For relatively harmless, fantastical-style lies, there are a couple of other tactics you can try:

  • Know when to ignore it. If your child occasionally tells an innocuous lie to boost their self-confidence, sometimes it's best to ignore the untruth and divert the conversation to another topic.
  • Offer a do-over. If your child regularly makes up stories or exaggerates the truth, you might call these yarns "fibs" and point them out upfront every time they come up. "That sounds like a fib. Let's start over from the beginning."

To prevent lying in the future, it's critical to foster an environment where your child feels safe telling you when they did break the rules or made a mistake. In addition to sticking to the same strategies that you used when your child was younger, try these tips:

  • Don't beat around the bush. If you know your child made a mistake, sometimes it's best to avoid the opportunity to lie in the first place. Say, "I know you hit Sam. Let's talk about why it happened and how we can avoid it in the future."
  • Let your child know it's okay to make mistakes. Before confronting a child about breaking a rule, establish the importance of telling the truth. You could say, "I'm going to ask you something. I may not like your response, but everyone makes mistakes. I will always love you. I want you to think about telling me the truth before responding."
  • Reward truth-telling. In addition to praising your child when they do tell the truth, let them know that they will always face fewer consequences if they tell the truth about a misdeed than if they lie about it.
  • Talk about your own mistakes. Tell your child about a time that you messed up and how you dealt with it – for example, when you didn't finish a work project in time but talked to your boss about the situation honestly. Because your boss trusted you, they helped you to come up with a plan to get your work done. If you lied or made excuses, your boss may not have been so understanding. This helps your child begin to understand that everyone makes mistakes, and that honesty is the best policy.
  • Help your child to think strategically. Now that your child is beginning to understand the difference between wrong and right, explain that every choice has options – and that making decisions can be difficult. Talk through a specific example and how different decisions can result in different outcomes. For example, not doing their homework may mean they have more time to play tonight. But by not doing their homework, they'll miss out on an important learning opportunity.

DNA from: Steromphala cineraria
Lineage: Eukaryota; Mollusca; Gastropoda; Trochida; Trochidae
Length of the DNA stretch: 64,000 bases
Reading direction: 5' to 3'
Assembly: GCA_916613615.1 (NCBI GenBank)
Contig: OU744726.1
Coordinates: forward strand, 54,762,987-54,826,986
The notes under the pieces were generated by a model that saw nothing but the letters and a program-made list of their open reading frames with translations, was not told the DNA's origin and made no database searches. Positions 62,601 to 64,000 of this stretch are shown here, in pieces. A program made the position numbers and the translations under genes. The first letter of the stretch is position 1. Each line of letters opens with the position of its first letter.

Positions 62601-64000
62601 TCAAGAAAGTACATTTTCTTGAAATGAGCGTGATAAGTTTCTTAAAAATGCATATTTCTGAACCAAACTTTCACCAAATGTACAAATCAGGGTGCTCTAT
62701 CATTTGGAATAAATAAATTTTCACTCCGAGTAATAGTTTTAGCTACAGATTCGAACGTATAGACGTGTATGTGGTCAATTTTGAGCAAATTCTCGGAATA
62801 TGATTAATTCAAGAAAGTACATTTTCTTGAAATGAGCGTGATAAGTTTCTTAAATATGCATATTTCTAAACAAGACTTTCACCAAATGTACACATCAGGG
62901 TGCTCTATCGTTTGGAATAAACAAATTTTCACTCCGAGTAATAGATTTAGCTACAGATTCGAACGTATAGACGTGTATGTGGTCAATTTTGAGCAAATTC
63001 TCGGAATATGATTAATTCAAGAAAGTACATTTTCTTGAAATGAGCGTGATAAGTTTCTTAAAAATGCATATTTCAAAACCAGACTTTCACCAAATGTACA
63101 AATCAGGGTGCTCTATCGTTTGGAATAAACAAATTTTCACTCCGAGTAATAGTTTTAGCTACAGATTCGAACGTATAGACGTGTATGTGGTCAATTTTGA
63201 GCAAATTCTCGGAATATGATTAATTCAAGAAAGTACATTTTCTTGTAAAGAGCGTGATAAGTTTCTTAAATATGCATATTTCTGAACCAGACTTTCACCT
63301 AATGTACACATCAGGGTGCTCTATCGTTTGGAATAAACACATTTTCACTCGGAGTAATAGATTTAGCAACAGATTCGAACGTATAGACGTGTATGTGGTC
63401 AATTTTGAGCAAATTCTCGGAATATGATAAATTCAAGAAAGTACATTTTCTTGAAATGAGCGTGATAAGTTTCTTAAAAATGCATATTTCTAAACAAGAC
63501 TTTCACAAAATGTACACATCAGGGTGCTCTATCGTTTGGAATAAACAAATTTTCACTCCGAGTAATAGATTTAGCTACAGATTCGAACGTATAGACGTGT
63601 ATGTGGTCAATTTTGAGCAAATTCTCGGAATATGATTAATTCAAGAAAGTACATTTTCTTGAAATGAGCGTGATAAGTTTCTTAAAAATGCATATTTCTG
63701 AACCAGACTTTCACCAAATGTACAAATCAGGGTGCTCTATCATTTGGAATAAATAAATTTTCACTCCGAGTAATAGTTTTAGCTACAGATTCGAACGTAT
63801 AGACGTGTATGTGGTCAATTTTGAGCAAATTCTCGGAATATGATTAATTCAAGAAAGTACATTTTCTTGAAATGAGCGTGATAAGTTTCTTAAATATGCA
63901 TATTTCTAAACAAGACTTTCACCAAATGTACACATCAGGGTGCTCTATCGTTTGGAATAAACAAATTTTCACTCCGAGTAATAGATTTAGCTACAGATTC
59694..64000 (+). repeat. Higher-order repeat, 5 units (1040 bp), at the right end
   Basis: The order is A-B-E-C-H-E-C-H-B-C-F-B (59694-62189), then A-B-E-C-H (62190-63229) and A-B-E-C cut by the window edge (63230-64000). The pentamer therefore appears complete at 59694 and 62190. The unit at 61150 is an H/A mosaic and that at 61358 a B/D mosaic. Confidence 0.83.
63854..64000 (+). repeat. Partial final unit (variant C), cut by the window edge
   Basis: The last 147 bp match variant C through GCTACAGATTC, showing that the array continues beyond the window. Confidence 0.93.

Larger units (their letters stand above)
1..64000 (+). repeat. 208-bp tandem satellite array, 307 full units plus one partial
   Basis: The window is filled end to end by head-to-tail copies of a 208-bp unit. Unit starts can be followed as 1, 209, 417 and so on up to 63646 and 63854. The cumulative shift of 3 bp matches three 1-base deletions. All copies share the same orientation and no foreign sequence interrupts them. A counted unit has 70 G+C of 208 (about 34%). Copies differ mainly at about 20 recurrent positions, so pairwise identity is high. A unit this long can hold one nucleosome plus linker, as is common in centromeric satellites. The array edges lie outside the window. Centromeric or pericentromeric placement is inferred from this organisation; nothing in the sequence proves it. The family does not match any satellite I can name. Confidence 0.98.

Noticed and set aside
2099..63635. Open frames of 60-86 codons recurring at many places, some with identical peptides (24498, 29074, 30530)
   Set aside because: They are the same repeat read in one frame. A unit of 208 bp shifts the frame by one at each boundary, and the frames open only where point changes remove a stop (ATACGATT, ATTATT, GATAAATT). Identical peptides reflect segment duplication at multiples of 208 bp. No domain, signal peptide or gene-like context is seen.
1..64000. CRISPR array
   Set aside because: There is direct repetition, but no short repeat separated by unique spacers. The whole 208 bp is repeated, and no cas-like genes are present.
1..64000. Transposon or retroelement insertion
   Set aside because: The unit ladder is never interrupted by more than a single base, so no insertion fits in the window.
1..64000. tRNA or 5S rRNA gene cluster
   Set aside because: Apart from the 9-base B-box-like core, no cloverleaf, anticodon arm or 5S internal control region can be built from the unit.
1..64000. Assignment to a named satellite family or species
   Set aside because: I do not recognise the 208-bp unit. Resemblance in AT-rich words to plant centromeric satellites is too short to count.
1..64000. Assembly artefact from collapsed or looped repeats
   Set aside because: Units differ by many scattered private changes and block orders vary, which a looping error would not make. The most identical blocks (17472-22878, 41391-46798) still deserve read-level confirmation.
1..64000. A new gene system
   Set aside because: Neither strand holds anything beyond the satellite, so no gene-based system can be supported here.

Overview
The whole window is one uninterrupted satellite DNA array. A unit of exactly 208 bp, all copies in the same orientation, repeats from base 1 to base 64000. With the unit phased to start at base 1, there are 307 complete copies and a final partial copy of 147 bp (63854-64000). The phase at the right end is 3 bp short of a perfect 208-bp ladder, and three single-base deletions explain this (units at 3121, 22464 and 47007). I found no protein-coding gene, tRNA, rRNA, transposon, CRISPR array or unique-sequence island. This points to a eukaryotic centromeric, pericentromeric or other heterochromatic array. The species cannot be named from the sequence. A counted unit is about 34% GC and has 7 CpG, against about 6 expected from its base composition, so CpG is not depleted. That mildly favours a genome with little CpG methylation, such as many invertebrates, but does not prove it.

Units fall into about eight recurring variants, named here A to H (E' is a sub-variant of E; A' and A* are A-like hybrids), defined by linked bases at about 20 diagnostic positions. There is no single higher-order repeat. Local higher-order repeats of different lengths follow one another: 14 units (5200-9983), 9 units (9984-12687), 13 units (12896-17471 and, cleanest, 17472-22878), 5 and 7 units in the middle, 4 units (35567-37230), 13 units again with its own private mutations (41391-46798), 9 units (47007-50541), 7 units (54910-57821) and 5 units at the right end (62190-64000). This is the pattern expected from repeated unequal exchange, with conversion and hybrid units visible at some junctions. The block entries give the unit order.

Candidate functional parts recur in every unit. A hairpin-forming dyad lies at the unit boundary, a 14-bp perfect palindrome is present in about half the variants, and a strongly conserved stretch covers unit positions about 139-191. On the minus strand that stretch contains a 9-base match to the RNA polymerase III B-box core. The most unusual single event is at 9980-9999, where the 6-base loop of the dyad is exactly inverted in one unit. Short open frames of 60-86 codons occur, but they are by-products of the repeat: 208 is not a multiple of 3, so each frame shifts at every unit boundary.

• Build your child's self-esteem. If lying seems linked to self-esteem issues, try tactics to boost your child's confidence. Teaching your child new skills, such as how to play checkers, can be an opportunity to bond while offering your child a confidence boost. Pay attention to your child's strengths, such as in music or physical activity, and provide opportunities to work on those skills by signing your child up for a singing or gym class. And offer positive praise for their efforts, not the outcomes, such as "I'm proud of you. I can see you've been practicing your spelling – you haven't given up."
  • Connect with your child. A great way to prevent behavior problems of all kinds is to connect by regularly spending quality, uninterrupted time with your child. Try to set aside 10 or 15 minutes every day that you label "Mommy/Daddy and Henry time" (you can even set a timer, to avoid debates about when it's over). Put away your phone and let your child decide what to do. Then really be present in that moment with your child, whether that's building a Lego tower together or just watching them play.
  • Read a book together. Children's stories that deal with the issue of honesty can be a great way to bring home the concept of truth-telling. Some good ones for this age group are Liar, Liar, Pants on Fire, by Diane DeGroat; Arthur and the True Francine, by Marc Brown; and Sam, Bangs, and Moonshine, by Evaline Ness.
  • Know when to ask for help. If you've tried all of these tactics and your child's lying is regular and automatic, it's a good idea to reach out to their pediatrician. A mental health professional can help a child establish the boundaries between right and wrong, as well as establish if lying is linked to other issues.
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Colleen de Bellefonds
Colleen de Bellefonds is a freelance health and lifestyle journalist. She's raising her toddler daughter and newborn son with her French husband in Paris.